This map can lead to an instrument panel covering a few areas that are of critical importance. The panel does not include all of the areas organization measures, rather the few that the top team can use to guide decisions, knowing that greater detail is available if they need to drill down for more intense examination. These critical few are typically within six strategic performance areas: financial, customer/market, operations, environment (which includes key stakeholders), people, and partners/suppliers. Each area may have three or four focal points; for example, the people category may include leadership, common values, and innovation.
Factor's affecting Strategy Implementation:
â- Implementation running slower than foreseen time â- Implementing staff were not capable enough â- Activities' coordination was not rightly performed â- Some competitive jobs and crisis, diverted managers' attention from â- Implementation of strategies â- Occurring unexpected problems â- Subordinates were not trained effectively â- Uncontrollable external environment factors â- Managers could not be able to do leading and directing properly â- Activities and key tasks of implementation process were poorly defined â- There was no information system for sufficient control of activities
Following actions should be considered for evaluating a strategy successfully: (1) Reviewing a base of strategy;
By developing a revised EFE Matrix and IFE Matrix, the underlying bases of an
Organization's strategy can be approached and reviewed.
(A) A revised IFE Matrix should focus on changes in the organizations marketing,
Management, finance/accounting, production/operations, R&D, and MIS strengths and weaknesses.
(B) A revised EFE Matrix should indicate how effectively a firm's strategies have
Been in response to key opportunities and threats.
(2) Measuring Organizational Performance
(A) Important strategy-evaluation activity is measuring organizational
Performance. This activity includes comparing expected results to actual results,
Investigating deviations from plans, evaluating individual performance, and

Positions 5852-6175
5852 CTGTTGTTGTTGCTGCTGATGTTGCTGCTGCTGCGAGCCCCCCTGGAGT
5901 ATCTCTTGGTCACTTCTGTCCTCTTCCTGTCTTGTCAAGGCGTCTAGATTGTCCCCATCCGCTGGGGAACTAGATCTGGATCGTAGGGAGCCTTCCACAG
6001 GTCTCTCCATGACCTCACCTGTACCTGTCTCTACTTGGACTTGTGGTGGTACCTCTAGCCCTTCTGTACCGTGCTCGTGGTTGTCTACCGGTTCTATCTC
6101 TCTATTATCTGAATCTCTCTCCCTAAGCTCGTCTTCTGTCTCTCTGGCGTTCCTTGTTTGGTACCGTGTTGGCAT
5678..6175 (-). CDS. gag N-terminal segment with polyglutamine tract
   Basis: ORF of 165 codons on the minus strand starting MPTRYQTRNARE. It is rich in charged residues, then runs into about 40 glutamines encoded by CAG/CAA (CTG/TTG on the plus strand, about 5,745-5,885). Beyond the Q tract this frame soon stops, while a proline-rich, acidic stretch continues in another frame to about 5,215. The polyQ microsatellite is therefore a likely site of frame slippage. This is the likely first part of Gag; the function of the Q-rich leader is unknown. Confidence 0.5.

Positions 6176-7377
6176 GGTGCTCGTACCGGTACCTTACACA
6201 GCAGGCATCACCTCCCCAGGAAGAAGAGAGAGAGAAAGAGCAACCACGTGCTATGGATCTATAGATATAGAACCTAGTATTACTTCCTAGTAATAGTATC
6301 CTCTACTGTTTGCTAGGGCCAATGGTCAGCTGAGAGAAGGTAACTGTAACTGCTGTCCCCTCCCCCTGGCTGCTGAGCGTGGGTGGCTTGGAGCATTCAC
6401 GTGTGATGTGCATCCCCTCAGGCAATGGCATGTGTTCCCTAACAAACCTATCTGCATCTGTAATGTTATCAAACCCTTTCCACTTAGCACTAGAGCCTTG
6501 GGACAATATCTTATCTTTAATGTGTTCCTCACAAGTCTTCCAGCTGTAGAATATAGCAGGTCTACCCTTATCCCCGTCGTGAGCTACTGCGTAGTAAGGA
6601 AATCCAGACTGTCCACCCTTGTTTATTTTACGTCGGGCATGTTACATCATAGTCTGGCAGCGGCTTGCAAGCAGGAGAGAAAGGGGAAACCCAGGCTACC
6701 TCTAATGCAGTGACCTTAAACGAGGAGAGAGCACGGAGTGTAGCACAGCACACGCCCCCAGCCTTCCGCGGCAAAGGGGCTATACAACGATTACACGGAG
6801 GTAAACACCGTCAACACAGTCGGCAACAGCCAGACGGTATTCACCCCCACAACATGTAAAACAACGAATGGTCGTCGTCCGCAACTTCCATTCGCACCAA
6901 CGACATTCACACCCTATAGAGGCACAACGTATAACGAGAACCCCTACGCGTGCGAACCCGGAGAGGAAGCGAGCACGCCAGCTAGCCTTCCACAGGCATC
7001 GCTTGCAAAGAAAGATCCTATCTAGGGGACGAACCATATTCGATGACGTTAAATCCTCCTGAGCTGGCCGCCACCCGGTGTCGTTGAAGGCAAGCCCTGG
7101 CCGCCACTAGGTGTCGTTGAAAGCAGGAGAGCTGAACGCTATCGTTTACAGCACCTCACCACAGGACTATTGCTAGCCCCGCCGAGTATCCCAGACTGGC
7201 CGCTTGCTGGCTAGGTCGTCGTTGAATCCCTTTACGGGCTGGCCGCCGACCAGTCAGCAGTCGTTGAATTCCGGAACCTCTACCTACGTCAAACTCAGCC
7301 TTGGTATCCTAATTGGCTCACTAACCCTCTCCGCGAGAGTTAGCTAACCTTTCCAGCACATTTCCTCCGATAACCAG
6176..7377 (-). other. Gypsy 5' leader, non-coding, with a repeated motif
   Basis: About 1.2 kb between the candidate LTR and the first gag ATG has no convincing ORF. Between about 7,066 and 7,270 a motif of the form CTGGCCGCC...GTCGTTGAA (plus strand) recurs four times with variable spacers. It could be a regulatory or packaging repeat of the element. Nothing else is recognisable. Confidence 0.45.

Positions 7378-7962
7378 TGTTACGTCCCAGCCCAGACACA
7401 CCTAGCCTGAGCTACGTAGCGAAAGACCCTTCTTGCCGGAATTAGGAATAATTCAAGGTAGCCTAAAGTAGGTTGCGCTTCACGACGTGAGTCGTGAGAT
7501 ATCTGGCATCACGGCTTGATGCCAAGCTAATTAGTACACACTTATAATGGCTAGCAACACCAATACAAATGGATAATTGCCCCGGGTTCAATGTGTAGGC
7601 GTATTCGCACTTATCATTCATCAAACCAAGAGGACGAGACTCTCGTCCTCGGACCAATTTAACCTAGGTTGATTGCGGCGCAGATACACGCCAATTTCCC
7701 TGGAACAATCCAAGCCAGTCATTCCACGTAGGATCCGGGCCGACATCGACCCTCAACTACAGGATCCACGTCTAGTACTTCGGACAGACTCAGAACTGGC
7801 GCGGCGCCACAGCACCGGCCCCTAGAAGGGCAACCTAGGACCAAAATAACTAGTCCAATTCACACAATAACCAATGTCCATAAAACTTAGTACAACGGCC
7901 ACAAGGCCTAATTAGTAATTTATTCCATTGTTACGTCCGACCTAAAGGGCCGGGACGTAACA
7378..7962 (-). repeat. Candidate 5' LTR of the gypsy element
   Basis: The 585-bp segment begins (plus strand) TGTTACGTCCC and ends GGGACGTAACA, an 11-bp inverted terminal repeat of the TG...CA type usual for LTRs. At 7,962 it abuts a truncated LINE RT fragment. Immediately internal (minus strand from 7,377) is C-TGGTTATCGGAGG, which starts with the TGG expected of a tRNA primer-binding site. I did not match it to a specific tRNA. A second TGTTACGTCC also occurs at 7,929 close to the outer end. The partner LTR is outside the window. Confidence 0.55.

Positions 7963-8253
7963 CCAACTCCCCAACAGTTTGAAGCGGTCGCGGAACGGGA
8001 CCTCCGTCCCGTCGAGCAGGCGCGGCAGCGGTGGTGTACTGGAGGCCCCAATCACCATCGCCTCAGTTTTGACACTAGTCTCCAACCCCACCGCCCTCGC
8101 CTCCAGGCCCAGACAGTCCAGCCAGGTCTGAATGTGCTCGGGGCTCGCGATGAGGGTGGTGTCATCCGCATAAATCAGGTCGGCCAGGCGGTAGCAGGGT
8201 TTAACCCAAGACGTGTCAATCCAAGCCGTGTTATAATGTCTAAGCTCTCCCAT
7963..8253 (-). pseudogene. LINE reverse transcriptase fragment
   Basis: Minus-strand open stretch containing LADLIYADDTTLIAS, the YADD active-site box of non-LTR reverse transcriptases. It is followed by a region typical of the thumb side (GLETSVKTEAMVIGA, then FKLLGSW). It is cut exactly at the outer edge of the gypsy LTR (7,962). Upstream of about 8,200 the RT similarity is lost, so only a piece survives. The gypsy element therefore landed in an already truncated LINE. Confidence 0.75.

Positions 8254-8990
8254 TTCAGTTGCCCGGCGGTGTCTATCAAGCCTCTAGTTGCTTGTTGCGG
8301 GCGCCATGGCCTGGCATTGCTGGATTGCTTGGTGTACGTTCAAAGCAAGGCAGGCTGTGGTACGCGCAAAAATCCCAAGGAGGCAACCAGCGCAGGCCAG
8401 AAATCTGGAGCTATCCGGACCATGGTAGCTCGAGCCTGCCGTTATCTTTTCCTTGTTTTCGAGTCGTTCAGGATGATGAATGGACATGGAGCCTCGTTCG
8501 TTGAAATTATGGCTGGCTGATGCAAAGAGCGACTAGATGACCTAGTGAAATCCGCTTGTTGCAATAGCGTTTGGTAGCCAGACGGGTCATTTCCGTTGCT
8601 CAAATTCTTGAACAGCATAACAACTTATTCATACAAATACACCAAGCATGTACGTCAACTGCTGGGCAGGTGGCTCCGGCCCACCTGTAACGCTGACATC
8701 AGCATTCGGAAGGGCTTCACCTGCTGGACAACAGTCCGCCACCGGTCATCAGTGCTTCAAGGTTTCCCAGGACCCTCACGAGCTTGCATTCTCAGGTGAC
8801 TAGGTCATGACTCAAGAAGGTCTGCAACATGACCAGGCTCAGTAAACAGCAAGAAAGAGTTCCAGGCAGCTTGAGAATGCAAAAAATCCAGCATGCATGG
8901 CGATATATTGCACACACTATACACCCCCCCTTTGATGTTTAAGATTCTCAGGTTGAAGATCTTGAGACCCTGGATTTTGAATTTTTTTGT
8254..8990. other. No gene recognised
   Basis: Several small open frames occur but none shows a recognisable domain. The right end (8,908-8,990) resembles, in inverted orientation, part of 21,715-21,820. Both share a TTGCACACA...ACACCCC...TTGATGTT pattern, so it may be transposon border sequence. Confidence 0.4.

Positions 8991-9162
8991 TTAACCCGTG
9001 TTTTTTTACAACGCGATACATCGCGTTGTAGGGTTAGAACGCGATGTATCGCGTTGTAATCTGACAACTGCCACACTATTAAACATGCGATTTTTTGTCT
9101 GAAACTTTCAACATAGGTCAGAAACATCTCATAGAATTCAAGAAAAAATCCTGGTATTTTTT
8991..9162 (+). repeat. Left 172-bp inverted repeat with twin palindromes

Examining progress being made toward meeting stated objectives. Both long-
Term and annual objectives are commonly used in this process.
(B) Failure to make satisfactory progress toward accomplishing long-term or annual objectives signals a need for corrective action.
(C) Quantitative criteria commonly used to evaluate strategies are financial ratios, which strategists use to make three critical comparisons:
a. comparing the firm's performance over different time periods,
b. comparing the firm's performance to competitors, and
c. comparing the firm's performance to industry averages.
(D) Key financial ratios for measuring organizational performance:
Return on Investment, Profit Margin, Return on Equity, Earnings per share, Debt to Equity, Asset growth, Sales growth, and Market share.
(3) Taking Corrective Action
(1) Makes changes to reposition a firm competitively for the future.
(2) Examples of changes that may be needed are altering an organization's structure, replacing one or more key individuals, selling a division, or revising a business mission.
(3) Taking corrective action raises employees' and managers' anxieties. Research suggests that participation in strategy-evaluation activities is one of the best ways to overcome individuals' resistance to change.
Strategy Review in Brief:
Business Strategy Review analyses and interprets contemporary research on strategic management and the wider business environment. Using SWOT, reviews can be done like: Do the right skills exist in the current staff? Are there enough resources to invest in areas of critical need? Are the appropriate systems and structures in place to support the needs of the team? Does the culture reinforce and connect with the mission and vision of the organization?
Now the review moves to the external environment. What opportunities exist for development and growth? Do these opportunities correspond to the organization's strengths? What are the critical changes the market faces over the next one, three, and five years? How well is the organization positioned for the anticipated market changes? Additional points for debate include the greatest innovation or change that needs to occur for the organization to be successful, and the values that will drive these changes.